• Bob Vlach, Woodford Sun Staff

Game to benefit Northside Elementary Watch D.O.G.S.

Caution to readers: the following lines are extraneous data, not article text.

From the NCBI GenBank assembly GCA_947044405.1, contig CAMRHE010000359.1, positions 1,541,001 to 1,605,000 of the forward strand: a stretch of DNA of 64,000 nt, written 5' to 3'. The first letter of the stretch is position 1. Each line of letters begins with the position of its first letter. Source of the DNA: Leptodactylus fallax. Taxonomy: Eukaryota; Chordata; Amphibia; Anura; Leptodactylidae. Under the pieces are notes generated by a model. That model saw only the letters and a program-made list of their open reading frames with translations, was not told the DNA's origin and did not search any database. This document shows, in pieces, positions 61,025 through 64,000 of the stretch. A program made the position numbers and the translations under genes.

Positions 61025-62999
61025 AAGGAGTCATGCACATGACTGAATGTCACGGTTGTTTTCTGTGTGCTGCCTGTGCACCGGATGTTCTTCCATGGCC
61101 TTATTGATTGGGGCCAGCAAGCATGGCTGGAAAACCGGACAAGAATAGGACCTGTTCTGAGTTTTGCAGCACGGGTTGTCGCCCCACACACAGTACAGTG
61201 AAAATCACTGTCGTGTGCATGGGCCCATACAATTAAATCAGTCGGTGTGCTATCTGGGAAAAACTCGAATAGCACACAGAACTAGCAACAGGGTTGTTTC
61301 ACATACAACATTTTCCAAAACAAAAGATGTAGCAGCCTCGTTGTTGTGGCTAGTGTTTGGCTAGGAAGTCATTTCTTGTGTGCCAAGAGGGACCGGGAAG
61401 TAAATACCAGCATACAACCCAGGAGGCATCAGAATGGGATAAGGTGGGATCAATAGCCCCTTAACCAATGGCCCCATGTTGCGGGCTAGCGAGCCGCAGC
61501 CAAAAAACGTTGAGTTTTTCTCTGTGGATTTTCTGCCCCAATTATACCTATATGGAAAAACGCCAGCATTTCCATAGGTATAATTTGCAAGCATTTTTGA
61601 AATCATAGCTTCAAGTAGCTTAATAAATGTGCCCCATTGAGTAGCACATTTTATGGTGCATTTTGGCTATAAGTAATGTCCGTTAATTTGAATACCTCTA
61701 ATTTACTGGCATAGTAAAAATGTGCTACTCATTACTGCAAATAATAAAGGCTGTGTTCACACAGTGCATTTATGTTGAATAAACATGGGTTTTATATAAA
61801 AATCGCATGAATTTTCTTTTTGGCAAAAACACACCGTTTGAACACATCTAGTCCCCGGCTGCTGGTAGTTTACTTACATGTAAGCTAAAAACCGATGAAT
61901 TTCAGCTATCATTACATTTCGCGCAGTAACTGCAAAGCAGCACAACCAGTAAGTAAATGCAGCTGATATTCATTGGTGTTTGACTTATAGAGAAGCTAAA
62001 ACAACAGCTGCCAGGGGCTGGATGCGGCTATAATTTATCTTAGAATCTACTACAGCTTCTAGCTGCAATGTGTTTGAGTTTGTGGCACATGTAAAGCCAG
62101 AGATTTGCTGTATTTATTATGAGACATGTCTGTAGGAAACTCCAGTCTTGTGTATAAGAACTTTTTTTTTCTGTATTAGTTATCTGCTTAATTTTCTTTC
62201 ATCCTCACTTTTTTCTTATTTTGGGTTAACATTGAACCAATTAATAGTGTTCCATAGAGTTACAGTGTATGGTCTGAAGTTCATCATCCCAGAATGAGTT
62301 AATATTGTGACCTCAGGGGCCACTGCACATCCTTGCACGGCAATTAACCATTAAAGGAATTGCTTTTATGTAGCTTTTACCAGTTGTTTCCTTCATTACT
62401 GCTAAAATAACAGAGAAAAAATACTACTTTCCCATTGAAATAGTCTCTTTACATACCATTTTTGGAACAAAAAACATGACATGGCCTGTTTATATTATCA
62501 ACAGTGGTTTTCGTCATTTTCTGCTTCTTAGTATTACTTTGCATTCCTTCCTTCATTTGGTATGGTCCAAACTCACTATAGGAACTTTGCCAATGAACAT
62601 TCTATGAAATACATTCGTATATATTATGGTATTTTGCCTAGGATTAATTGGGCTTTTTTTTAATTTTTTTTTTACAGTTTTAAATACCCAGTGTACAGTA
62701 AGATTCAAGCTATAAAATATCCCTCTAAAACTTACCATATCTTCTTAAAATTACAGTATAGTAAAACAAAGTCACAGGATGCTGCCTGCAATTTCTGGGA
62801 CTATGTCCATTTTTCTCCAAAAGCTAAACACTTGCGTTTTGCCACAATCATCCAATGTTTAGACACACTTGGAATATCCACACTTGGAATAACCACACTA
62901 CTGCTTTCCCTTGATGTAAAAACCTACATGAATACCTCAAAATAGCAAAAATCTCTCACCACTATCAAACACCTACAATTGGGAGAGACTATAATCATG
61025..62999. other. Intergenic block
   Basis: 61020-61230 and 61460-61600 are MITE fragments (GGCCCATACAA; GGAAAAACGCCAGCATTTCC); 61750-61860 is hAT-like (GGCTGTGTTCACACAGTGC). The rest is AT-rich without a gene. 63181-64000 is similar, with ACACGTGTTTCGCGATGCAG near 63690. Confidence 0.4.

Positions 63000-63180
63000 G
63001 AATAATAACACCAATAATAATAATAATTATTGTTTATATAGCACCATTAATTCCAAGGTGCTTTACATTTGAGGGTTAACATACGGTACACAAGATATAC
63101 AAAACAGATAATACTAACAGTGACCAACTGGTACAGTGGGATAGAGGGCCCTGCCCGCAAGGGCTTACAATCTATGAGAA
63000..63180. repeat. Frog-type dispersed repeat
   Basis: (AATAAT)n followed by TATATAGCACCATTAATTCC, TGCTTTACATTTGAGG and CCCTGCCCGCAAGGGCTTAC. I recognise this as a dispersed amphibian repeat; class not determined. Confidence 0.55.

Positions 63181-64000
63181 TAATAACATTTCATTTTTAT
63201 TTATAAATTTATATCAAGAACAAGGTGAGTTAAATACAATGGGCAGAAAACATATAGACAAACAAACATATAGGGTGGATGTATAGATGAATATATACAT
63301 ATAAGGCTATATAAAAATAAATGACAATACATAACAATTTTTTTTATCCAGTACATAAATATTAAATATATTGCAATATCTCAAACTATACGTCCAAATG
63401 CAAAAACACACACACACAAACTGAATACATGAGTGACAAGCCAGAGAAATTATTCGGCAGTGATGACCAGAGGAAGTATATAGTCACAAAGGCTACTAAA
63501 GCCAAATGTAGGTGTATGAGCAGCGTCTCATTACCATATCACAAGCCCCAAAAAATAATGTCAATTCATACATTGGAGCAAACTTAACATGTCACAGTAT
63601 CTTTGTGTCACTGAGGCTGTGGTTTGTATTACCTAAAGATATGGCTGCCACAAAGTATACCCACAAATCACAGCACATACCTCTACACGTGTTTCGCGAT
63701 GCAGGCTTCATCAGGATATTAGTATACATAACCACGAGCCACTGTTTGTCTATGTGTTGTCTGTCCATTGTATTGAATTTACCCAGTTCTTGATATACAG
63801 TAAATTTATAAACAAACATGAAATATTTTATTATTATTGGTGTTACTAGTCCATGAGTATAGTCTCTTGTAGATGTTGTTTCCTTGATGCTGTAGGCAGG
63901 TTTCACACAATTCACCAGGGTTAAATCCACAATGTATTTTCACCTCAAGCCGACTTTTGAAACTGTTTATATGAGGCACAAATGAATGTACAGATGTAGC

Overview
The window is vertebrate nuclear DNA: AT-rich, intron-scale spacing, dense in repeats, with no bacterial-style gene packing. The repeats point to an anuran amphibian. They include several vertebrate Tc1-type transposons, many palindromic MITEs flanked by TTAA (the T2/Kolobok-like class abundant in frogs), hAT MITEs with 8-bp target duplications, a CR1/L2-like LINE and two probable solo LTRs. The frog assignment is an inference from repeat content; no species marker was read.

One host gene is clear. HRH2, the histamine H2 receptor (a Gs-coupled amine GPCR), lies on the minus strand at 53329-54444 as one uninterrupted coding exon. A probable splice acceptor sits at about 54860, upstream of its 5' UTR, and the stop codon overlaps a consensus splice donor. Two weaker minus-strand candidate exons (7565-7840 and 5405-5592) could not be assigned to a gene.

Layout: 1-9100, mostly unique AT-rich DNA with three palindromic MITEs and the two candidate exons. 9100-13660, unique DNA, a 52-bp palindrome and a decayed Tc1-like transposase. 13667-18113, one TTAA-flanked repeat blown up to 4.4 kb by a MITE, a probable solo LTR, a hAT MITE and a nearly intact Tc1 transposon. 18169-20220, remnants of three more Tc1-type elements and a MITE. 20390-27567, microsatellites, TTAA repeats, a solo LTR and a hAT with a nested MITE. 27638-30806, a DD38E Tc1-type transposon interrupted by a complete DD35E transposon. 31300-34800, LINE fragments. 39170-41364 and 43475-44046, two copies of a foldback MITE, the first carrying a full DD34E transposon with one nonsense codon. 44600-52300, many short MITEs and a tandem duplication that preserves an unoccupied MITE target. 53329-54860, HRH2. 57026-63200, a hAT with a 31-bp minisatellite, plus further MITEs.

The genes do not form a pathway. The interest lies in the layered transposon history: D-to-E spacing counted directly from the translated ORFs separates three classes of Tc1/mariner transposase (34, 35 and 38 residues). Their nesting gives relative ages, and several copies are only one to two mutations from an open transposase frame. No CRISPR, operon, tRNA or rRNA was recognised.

Northside Elementary School parent Steve Reed appreciates being able to spend a day with his six-year-old daughter Piper, her classmates and other students. Being there for his daughter and the other students on an ongoing basis has been a rewarding experience for this dad, who began volunteering in the program when his daughter started preschool a year ago. He hopes to continue with Watch D.O.G.S. (Dads of Great Students) as long as he has that opportunity. "I can walk down the hall with my daughter holding her hand," Reed said, "and the next thing I know I've got five or six kids all wanting to hold my hand." He regularly reminds Piper that she has to learn how to share her dad with other students. The Watch D.O.G.S. program allows Reed, other dads, granddads and uncles to connect with students as positive adult male role models. "Children need to know that people care about them in order to be able to learn to their full potential," said guidance counselor Sherry Basore, who coordinates Northside's Watch D.O.G.S. program. "They share smiles. They ask how their day's going. They make personal connections with these students." Northside Elementary School will host a basketball game pitting its Watch D.O.G.S. against a team of Versailles Police officers on Thursday, Feb. 23, from 6 to 7 p.m. in its gym. Proceeds from admission ($3 for adults and $1 for children) and concession sales will support Northside's Watch D.O.G.S. and its guidance counseling program. Versailles Police Lt. Michael Fortney said his department regularly partners with schools in order to build positive relationships with students and their parents. "We're not there in an official capacity. We're there to have fun with the kids, parents and teachers," said Fortney. A father of three, he volunteers in the Watch D.O.G.S. program at Huntertown Elementary so he understands how they are making a difference as mentors in schools across the district. "It really invests back in the kids," he added. Advance tickets for the upcoming basketball game fundraiser at Northside Elementary will be sold by classes, with the top-sellers (in primary grades and third to fifth grades) receiving pizza parties. Also, children can win prizes during halftime of the ballgame. The opposing teams were invited to create friendly "trash talk" videos leading up to their game. One of the players on the VPD team is allegedly 6-foot-11, but "I don't think he's quite that tall," Reed said. Now in its third year at Northside Elementary, Basore said Watch D.O.G.S. has attracted a growing number of dads, granddads and other adult male role models who want to volunteer. They've helped out on Grandparents' Day and High Attendance Day, during the school carnival, and other special events, she said. Basore calls them Northside's superstars because students "light up" when they see Watch D.O.G.S. in school - whether they see them in the cafeteria, gym, hallway or classroom. On Mondays, the Watch D.O.G.S. play basketball, but more importantly share information about the volunteer program with others who may want to become adult role models at Northside. By bringing the community into the school and working as a team with parents and other adult family members, Basore said, "We're showing (people in our community) that it's not just about teachers and not just about students. It's also about getting the community involved." She credited parent Jeremiah Johnson, a local pastor and author, for helping her launch and coordinate the Watch D.O.G.S. program at Northside Elementary. His son, Ethan, is a Northside fifth-grader.

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